Like she does most days, Maya Patrick walked out her front door ready for another round of classes at the UNC School of the Arts.
Some days she walks to campus; others, she unlocks her white cruiser bike and pedals overs. “I live pretty close,” she said.
When Patrick went out Monday, she found the freshly cut remnants of her lock lying in the driveway. Her bike was gone.
And she was heartbroken.
Not because it was some fancy racing machine that cost as much as a reliable used car; it was a simple Target model. Nor was it because she had been ripped off.
Rather, Patrick was crushed because the bike belonged to her dad, a 62-year-old who died of COVID-19 hundreds of miles away in a Michigan hospital.
“It wasn’t expensive,” she said. “It’s value is more sentimental. It connected me to my dad.”
After the theft, Patrick, 23, a senior at UNCSA, reacted the way many people do these days. Instead of stapling handwritten reward posters to telephone poles, she took to social media to plead for it’s return.
“*******PLEASE READ AND SHARE********
Hey Fb Friends and especially the Winston-Salem community. I need your help,” her Facebook post begins.
She went to describe the bike - it’s a Kent Glenridge Men’s 700 cc Hybrid Bike - and added a few photos. “If you have any information or have seen it please message me,” she wrote. “And if the person who took it sees this, please simply return it/turn it in and I’ll be satisfied.”
But Patrick’s story, her plea, isn’t about a bike. It never was.
Her father, Craig Patrick, grew up and lived in Detroit. He was an Air Force veteran, a graduate of Michigan State University and an engineer. He’d moved in with his father so that he could care for him full-time.
He enjoyed riding; he didn’t own a car and the Glenridge was his main form of transportation. Craig Patrick was divorced - nothing unusual there - and remained friendly with his ex-wife, Maya’s mother. “Mom would take him to the grocery and check in on him,” Maya Patrick said.
He was an animal lover, too. Maya said that her father would feed the squirrels and ducks near his place at the same time every day to the point they knew when to gather.
“We joked that he was like a Disney princess because he loved all the animals and they loved him,” she said.
On one of those check-in calls in April, Maya Patrick said she overheard him say to her mother that he hadn’t eaten in three days and that he'd lost his appetite. A few days after that, Maya Patrick said, her mom found him in his bedroom suffering from a stroke.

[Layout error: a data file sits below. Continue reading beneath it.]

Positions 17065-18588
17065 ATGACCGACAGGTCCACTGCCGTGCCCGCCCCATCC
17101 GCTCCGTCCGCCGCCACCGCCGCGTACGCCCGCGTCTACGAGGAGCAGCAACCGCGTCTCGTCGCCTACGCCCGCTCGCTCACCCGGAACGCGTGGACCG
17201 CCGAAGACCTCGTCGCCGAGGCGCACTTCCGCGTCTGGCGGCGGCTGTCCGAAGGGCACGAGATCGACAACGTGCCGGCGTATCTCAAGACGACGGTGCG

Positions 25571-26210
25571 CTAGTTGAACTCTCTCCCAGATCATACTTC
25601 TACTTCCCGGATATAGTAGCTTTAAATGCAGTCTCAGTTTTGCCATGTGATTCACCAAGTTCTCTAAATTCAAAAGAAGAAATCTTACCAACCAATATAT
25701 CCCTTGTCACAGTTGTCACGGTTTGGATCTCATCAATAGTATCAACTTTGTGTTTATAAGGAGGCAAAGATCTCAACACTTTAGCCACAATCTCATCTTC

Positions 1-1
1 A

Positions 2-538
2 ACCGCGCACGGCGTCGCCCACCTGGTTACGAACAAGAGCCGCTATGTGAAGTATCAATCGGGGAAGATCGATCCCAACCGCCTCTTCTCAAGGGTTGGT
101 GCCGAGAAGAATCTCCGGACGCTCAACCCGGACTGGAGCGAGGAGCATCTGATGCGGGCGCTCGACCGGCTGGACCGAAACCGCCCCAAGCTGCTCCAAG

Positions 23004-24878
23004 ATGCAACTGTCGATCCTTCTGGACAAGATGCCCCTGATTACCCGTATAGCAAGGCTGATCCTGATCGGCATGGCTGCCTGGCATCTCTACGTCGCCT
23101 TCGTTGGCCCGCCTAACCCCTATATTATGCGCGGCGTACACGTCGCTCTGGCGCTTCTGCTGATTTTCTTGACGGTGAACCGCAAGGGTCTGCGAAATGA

“It’s one of those things COVID can cause,” Maya Patrick said.
Like tens of thousands of other Americans, Craig Patrick needed to be hospitalized.
And like many of the more than 200,000 who have died, Craig Patrick spent much of that time alone, in isolation.
His condition, Maya Patrick said, seemed as if it was on the upswing and then it would deteriorate.
His struggle eventually arrived at a place everyone fears. A daughter knew she had to get home to say goodbye. “It got to the point where I had to think about getting a flight,” she said.
Her friends wouldn’t hear of it, though. The pandemic was raging, and air travel was still considered risky. They piled her into a car and drove her the 600 miles to Detroit.
“I got to be with him for three hours,” Maya Patrick said. “That was really nice.”
Craig Patrick died April 29.
In the days after, Maya and her family went to clean out his apartment - one of those crummy tasks that has to be done. They found a trove of photos, shed some tears and shared good memories.
Then there was the matter of that bike. Maya asked her sisters if anyone wanted it, and if not, she would like to have it. She knew it had made her dad happy, and that in turn made her happy.
So she brought it back to Winston-Salem.
Then somebody stole it from her driveway.
“I appreciate all of the support and effort that everyone put into this and can’t thank all of you enough,” Maya wrote in a Facebook update posted Wednesday. “I’m not giving up, I’m really hoping whoever took the bike sees how much it means to be me or at least sees how much everyone is paying attention and turns it in.”
The search isn’t about a bike; it never was. It’s about connection, and an immeasurable loss.
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